I first saw Jack Blake last spring on the Southern Oregon Coast right after the covid quarantine hit. I was teaching high school English in Portland and then the Governor shut down all classroom instruction and I had to teach via Zoom and I lasted all of one week and quit, borrowed my parents’ pickup camper and lit out for the territory to write about the Pandemic. I’d always wanted to be a writer but hadn’t written a word for publication so naturally I became a teacher who taught writing but didn’t write himself. I had no voice, no subject. Just the passion to try.
Highway 101 and the beach beckoned and I figured I would crash along roadsides since all the county, state and federal campgrounds were closed. But as soon as I started rolling, I found private RV parks with campsites were all open and that’s where I started staying and that’s where I met Jack Blake.
There he was in the Rainbow Rock RV Park, a young man, sitting outside his weathered 80s RV named The Diplomat, playing his guitar around a fire, singing a song into a microphone, with his mutt singing a sort of backup.
I parked my camper next to his rig, and waved hello as I walked past him to the park office to pay my fee. I didn’t recognize the song he was singing but caught a few lyrics about the ravages of clearcutting. He was really snarling them out and playing a small guitar that was amplified and distorted with fuzz.
A few minutes later I walked up from behind the rear of the driver’s side of his rig. As I came closer it appeared that black lettering, about 30 point in size, had been arranged in some sort of poetic pattern on the RV. It was spray painted black, using a crude stencil, on the fading, flecked white paint job.
I moved closer, still listening to the clearcut song emanating from on the other side of the vehicle. He was rocking the holy hell out of it and the dog was wailing. I read the words on the RV:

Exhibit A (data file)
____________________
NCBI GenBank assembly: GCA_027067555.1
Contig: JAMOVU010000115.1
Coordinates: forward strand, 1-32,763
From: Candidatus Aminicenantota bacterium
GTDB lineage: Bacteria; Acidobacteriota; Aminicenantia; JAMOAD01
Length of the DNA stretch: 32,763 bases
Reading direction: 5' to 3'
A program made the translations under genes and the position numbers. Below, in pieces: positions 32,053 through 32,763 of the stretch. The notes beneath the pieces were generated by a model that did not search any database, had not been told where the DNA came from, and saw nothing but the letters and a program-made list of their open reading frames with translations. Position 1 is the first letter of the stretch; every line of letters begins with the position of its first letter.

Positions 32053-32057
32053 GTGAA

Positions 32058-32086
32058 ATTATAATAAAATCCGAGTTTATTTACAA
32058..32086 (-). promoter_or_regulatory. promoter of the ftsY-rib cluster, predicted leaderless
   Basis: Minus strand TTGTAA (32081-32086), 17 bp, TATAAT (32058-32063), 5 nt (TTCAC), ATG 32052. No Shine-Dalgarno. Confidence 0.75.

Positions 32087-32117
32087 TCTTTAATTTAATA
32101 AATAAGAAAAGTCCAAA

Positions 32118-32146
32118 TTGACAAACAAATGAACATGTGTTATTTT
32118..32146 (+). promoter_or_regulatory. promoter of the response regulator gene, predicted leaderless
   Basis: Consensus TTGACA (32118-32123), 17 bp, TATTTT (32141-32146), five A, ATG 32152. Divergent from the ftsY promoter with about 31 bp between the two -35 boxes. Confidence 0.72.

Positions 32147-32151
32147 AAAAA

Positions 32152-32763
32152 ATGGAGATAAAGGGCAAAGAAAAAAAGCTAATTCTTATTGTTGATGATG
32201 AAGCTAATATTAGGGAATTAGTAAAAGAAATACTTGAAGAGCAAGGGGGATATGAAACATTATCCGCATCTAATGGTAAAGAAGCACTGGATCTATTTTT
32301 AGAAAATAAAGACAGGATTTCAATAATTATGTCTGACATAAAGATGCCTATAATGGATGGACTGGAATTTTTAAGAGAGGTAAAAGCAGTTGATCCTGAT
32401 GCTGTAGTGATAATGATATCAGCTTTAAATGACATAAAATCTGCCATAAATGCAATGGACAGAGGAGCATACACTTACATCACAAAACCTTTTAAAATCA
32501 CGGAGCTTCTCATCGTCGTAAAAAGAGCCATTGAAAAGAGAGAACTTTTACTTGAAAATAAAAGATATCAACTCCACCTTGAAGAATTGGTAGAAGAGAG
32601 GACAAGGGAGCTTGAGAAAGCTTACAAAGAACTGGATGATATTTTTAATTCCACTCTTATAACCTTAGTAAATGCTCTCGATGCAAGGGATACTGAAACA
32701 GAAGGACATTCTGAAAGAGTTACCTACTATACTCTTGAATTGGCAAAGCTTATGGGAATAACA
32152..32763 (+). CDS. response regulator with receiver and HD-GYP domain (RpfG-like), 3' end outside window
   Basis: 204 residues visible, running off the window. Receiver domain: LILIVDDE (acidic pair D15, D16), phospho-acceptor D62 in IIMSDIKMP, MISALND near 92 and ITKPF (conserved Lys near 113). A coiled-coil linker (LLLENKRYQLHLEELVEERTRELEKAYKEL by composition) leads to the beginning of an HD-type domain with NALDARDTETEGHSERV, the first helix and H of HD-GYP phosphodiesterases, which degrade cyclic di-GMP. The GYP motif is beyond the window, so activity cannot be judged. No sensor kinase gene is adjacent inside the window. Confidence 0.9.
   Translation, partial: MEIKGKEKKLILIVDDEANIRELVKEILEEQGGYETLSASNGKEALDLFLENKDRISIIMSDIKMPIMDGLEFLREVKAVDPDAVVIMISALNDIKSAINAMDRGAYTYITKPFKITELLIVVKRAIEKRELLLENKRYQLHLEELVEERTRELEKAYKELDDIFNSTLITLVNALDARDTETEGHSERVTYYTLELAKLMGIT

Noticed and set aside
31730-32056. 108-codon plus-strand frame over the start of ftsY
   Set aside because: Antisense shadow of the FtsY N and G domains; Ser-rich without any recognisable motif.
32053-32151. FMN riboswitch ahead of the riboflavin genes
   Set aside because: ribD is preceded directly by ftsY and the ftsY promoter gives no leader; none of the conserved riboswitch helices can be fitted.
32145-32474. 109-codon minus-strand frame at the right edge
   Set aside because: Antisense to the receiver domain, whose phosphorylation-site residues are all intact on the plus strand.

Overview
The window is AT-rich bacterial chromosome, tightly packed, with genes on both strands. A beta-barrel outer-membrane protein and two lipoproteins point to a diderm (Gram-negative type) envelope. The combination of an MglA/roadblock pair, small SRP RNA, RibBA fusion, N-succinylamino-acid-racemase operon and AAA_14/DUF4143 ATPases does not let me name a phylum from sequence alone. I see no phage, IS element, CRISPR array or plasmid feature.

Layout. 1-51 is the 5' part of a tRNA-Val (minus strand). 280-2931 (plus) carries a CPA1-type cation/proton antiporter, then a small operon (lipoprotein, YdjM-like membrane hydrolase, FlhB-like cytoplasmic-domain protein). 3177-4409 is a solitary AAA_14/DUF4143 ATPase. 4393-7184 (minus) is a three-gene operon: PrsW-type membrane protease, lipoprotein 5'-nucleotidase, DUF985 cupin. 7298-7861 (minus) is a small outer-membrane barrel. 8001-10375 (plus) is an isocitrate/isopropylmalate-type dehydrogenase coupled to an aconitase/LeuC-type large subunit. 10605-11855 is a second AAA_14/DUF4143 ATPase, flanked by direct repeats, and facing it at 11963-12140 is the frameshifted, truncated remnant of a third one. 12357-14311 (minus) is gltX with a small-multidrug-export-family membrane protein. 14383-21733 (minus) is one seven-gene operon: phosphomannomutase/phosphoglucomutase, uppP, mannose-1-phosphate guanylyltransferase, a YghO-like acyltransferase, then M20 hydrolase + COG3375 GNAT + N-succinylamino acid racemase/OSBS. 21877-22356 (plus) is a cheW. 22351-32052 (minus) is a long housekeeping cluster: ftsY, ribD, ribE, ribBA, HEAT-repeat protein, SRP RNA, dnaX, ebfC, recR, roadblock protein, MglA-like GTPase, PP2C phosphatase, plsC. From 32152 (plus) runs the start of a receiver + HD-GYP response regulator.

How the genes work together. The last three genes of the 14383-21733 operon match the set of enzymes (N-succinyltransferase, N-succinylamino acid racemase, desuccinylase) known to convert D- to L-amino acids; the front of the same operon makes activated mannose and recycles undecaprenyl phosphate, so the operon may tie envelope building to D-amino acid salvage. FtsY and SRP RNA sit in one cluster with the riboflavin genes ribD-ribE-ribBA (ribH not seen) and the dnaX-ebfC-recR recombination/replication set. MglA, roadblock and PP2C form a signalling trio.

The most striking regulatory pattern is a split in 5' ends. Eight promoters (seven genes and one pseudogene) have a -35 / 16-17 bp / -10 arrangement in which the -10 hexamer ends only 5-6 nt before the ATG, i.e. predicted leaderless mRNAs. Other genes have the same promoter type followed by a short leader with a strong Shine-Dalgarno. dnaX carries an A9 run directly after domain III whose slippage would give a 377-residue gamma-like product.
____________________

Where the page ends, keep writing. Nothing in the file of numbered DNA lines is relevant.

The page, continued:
Always took candy from strangers/didn’t wanna get me no trade
Never wanna be like poppa/workin’ for the boss every night and day
They were the lyrics of a 1972 Rolling Stones’ song Happy, sung by Keith Richards, off their 1972 landmark double album Exile on Main Street.
Being a Stones fanatic, I knew the words by heart and was dumbfounded to find myself reading them on the side of a RV in a campground on the Oregon Coast in the midst of the corona virus.
My awe was immediately shattered when the clearcut song faded into “The Bottle Let Me Down,” an old country and western tune. The fuzz was gone and so was the snarl in his voice. I stood out of sight for a few minutes and let him finish the song.
I had to meet this guy, so I went up to him, but not before he launched into a new tune, revved up with super distortion and reverb. I recognized it instantly—”Strychnine” by the Sonics, a legendary mid 60s garage band out of Seattle that practically invented American punk rock.
Some folks like water / some folks like wine
but I like the taste / of sweet strychnine
Wearing a short sleeve, brown and orange Pendleton wool shirt, tan oversized cords and sitting in a rusted lawn chair that verged on collapse, a clean shaven man with shoulder length brown hair played the song on what appeared to be a child’s cheap acoustic guitar. A 16 oz. can of Hamm’s rested on the grass near his bare feet. The guitar had a portable pick-up which ran to an ancient Fender tube amp. A line from the amp ran to a small four track recorder, which also connected to a lead microphone that he had rigged up to a boom. The whole apparatus was patched into a power strip that plugged into an extension cord that ran into his rig.
All the while the fire spit and crackled and must have been picked up by the mic.
Jack continued rocking. Rain seemed imminent as if he was calling it down from the gray skies.
Wine is red / poison is blue
Strychnine is good / for what’s ailin you
I looked around. It was the three of us in the camping area. Three squirrels darted in front of the amps. A drizzle started. Gulls flew overhead. Jack knocked the Hamm’s can over and it spilled under his feet. The dog came over behind him and stood up on his hind legs and positioned his muzzle near the mic. He started barking and howling. Jack yelled, “Do it Mr Figgs! Do it you devil dog!”
Jack started winding the song down by strumming faster and running around to the length of his 50 foot cord. Finally he jumped on the lawn chair and started windmilling the guitar like Pete Townsend. I feared for his safety but didn’t say anything. He leaped off the chair and landed in the splits. Mr. Figgs kept crooning into the mic.
I had never seen anything like it and I’d seen a thousand rock shows. I applauded. I heard a few other distant claps from inside RVs around the park.
Jack leaned over and stopped the recorder. Mr. Figgs retired to the RV looking rather bored like a session vocalist after singing for a union wage.
He came up to me with the guitar slung over his shoulder. He reached out a sweaty hand and said, “Hi…my name’s Jack Blake.”
We shook hands. I introduced myself.